Study on Worry and Brain Connectivity in Older Adults Selected as Editor’s Choice in Journal of Affective Disorders

The paper described below was selected as a Journal of Affective Disorders Editor’s Choice.

Is worry good for you? According to a study focused on anxiety in older adults, and published in the Journal of Affective Disorders, a moderate level of worry can enhance connectivity among brain regions involved in emotion regulation—while excessive worry yields the inverse effect. 

Generalized anxiety disorder is common in older adults but there is much to be learned about the neuropathology of anxiety in late life. Existing studies, which explored the limbic-prefrontal connectivity associated with emotional regulation deficits in generalized anxiety disorder, focus on adults in midlife. 

Carmen Andreescu, MD, the study’s senior author, explained: “Severe worry in older adults is associated with significant medical and cognitive comorbidities, including a higher risk of stroke and of cognitive decline. Thus, deciphering the effect of worry on the aging brain is crucial in order to develop adequate interventions and prevent further decline.”   

To learn more about the effect of worry severity on brain connectivity, researchers including Minjie Wu, PhD, and Dr. Andreescu, from Pitt Psychiatry, examined the functional connectivity of the amygdala and the bed nucleus of stria terminalis (BNST) with the prefrontal cortex while study participants engaged with emotional stimuli. The research team studied 16 older adults with generalized anxiety disorder and 20 healthy control older adults who underwent functional resonance imaging while completing a faces and shapes emotional reactivity task. This paradigm, consisting of five control blocks of shapes and four experimental blocks of emotional faces, is known to reliably engage the limbic and prefrontal brain regions.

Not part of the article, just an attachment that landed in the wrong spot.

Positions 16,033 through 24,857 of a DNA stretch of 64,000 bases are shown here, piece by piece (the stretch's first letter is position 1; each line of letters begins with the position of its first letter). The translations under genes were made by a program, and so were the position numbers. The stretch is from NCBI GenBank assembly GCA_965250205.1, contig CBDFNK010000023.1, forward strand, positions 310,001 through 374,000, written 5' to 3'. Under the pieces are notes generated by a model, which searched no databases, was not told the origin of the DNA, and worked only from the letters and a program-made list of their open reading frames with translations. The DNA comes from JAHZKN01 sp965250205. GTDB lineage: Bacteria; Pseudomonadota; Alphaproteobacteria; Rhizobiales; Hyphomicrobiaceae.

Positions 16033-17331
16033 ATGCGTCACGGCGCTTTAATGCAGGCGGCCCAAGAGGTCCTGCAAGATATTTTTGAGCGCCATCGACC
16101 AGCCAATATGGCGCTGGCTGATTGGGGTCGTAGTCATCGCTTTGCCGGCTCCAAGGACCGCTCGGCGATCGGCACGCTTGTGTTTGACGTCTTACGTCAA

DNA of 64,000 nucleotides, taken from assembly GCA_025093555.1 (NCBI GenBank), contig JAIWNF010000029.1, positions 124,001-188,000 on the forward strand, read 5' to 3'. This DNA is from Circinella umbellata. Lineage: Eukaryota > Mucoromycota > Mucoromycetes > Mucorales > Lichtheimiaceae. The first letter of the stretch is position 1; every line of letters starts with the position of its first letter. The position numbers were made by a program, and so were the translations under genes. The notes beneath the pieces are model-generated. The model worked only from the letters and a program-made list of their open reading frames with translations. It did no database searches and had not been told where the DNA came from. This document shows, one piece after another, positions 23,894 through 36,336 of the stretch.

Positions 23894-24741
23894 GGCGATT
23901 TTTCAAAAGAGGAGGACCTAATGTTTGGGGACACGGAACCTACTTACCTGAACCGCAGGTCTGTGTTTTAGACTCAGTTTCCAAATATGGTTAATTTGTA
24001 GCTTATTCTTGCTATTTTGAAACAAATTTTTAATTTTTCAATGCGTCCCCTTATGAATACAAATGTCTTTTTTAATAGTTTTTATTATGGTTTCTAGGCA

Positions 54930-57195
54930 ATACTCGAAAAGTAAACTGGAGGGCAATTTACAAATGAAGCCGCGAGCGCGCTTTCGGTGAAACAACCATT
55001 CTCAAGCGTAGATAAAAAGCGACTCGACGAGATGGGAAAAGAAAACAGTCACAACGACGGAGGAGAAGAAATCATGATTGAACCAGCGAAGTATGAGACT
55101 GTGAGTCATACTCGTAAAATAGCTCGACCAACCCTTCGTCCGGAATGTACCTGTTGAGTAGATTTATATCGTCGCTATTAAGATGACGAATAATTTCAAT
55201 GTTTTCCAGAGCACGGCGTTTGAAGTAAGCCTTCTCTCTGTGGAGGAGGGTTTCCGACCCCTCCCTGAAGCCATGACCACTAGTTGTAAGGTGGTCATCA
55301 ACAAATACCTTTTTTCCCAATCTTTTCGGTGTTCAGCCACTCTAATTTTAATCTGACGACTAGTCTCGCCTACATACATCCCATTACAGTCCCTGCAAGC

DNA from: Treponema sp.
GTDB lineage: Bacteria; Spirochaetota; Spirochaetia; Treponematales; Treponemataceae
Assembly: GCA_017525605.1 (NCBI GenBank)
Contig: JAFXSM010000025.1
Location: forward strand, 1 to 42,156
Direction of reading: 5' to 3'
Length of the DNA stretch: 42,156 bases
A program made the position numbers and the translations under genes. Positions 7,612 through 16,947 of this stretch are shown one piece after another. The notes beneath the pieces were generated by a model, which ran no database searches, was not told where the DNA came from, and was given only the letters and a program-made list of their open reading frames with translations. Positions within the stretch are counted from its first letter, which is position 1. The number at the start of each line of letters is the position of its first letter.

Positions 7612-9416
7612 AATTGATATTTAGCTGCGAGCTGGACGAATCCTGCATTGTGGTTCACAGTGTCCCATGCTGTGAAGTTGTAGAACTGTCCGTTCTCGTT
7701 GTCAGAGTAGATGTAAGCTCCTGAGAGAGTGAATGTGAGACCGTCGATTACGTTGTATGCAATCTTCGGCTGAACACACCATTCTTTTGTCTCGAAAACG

The investigators found that worry severity and connectivity between the amygdala/BNST and the prefrontal cortex were negatively correlated among participants with generalized anxiety disorder, but positively correlated among the healthy control group. Moreover, across all participants, both very low and very high levels of worry were associated with decreased connectivity between the limbic regions and the prefrontal cortex. These findings suggest that moderate worry is associated with maximum engagement of the prefrontal cortex with the amygdala/BNST.

According to Dr. Andreescu, these findings suggest a “Goldilocks effect” of worry severity on emotion regulation brain circuitry (that is, just the right amount of worry is beneficial) which may have implications for response to treatment modalities (such as cognitive behavioral therapy) in older adults with severe worry or generalized anxiety disorder. 

When Worry May Be Good for You: Worry Severity and Limbic-prefrontal Functional Connectivity in Late-life Generalized Anxiety Disorder
Wu M, Mennin DS, Ly M, Karim HT, Banihashemi L, Tudorascu DL, Aizenstein HJ, Andreescu C

Journal of Affective Disorders online July 2019 DOI: